This perception gap is reflected in the fact that despite the positive African growth story, and Ernst & Young’s forecasting that growth in the region will remain at a robust rate of four and five percent p/a in the next decade and that FDI into Africa to reach $150 billion dollars by 2015, the continent still only attracted 5.5% of global FDI projects in 2011.
While this is up from 4.5% last year and is in fact the highest proportion of global FDI that Africa has ever received, reservations still remain amongst those who have not yet invested in the continent.
With Ajen Sita, Managing Partner: Africa at Ernst & Young saying: “Despite high optimism, high growth and high returns, the perception gap still exists and the African continent as a whole still attracts fewer FDI projects than India and far fewer than China. There is still clearly work to be done by Africans – government and private sector alike – to better articulate and “sell” the growth story and investment opportunity for foreign investors.”
Intra-African investment has shown that it does currently lead the way. A key theme highlighted in the report is the growing confidence, self-belief and commitment by Africans to move Africa forward, reflected in the substantial growth of intra-African investment.
Between 2003 and 2011, there has been 23% annual compound growth in intra-African investment into new FDI projects. This growth has been accelerating, with the growth rate up by 42% since 2007.
Over a period in which the annual number of FDI projects into Africa has more than doubled – from 339 in 2003 to 857 in 2011 – intra-African investment has grown exponentially with project numbers increasing from 27 in 2003 to 145 in 2011. As a result, in 2011, intra-African investment accounted for 17% of all new FDI projects on the continent.
The growth in intra-African investment is being led by the respective regional powerhouses of Kenya, Nigeria and South Africa. All three of these African economies are ranked among the top 20 investors into the rest of the continent between 2003 and 20011, and since 2007 the growth rate in investment from Kenya, Nigeria and South Africa has been 78%, 73% and 65% respectively.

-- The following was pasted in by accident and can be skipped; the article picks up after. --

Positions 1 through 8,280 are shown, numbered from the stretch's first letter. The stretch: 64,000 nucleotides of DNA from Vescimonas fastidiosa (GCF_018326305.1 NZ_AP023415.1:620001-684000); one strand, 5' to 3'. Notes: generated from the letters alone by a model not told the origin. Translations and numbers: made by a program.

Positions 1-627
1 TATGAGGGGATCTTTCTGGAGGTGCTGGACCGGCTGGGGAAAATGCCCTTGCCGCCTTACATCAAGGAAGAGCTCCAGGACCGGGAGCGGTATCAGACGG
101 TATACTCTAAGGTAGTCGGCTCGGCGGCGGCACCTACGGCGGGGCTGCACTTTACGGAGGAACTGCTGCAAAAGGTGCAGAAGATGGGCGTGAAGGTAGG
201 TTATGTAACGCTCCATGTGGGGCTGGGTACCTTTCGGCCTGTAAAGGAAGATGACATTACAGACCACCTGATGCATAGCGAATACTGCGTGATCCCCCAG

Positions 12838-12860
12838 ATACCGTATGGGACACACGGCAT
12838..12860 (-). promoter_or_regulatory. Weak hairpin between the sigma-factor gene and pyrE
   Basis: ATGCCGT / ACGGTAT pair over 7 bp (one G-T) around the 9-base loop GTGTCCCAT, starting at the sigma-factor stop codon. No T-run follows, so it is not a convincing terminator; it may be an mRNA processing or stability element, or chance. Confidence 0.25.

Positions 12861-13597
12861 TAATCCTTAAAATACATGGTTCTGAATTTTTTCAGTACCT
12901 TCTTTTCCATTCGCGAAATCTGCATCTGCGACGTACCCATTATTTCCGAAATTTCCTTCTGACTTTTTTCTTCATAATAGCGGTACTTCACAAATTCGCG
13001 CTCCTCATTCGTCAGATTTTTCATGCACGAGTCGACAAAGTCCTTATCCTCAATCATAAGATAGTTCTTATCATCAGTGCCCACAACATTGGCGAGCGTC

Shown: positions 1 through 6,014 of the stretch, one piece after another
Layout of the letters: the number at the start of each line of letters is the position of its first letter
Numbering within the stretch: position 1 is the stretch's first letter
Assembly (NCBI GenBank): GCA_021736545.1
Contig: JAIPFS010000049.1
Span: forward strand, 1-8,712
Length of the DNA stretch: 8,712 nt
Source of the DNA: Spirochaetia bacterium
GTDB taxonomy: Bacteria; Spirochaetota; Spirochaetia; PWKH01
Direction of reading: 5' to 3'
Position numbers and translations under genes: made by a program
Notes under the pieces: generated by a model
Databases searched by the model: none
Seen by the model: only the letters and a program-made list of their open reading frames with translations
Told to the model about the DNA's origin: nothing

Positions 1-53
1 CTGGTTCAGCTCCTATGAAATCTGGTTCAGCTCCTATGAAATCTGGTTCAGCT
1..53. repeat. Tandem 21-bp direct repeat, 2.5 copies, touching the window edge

Ajen continues, “There has been a radical shift in mindset and positioning over the last decade, with Africans themselves increasingly leading from the front by providing African solutions to Africa’s challenges. Clearly work still remains to be done, but pushing ahead with key initiatives such as regional integration and investment in infrastructure will ensure that Africa remains on a sustainable growth curve.”
Last year’s AAS had highlighted the growing diversification of FDI as a key trend. This has continued this year with even greater levels of investment into less capital intensive sectors, resulting in a growing number of FDI projects in manufacturing, business services and sales, marketing and support highlighting the shift away from extractive activities on which Africa has historically been dependent.
When looking ahead though, the continent remains high on the agenda of those looking to invest in foreign markets but despite the growth and progress a perception gap still remains. However, significant improvements in trade agreements, regional integration and an increased investment in infrastructure will push Africa into the top league of investment destinations.
Ajen concludes: “In the midst of a global economy that is being reshaped, with growth and capital flows shifting from north to south and west to east, Africans have a unique opportunity to break the structural constraints that have marginalized the continent for decades, if not centuries.”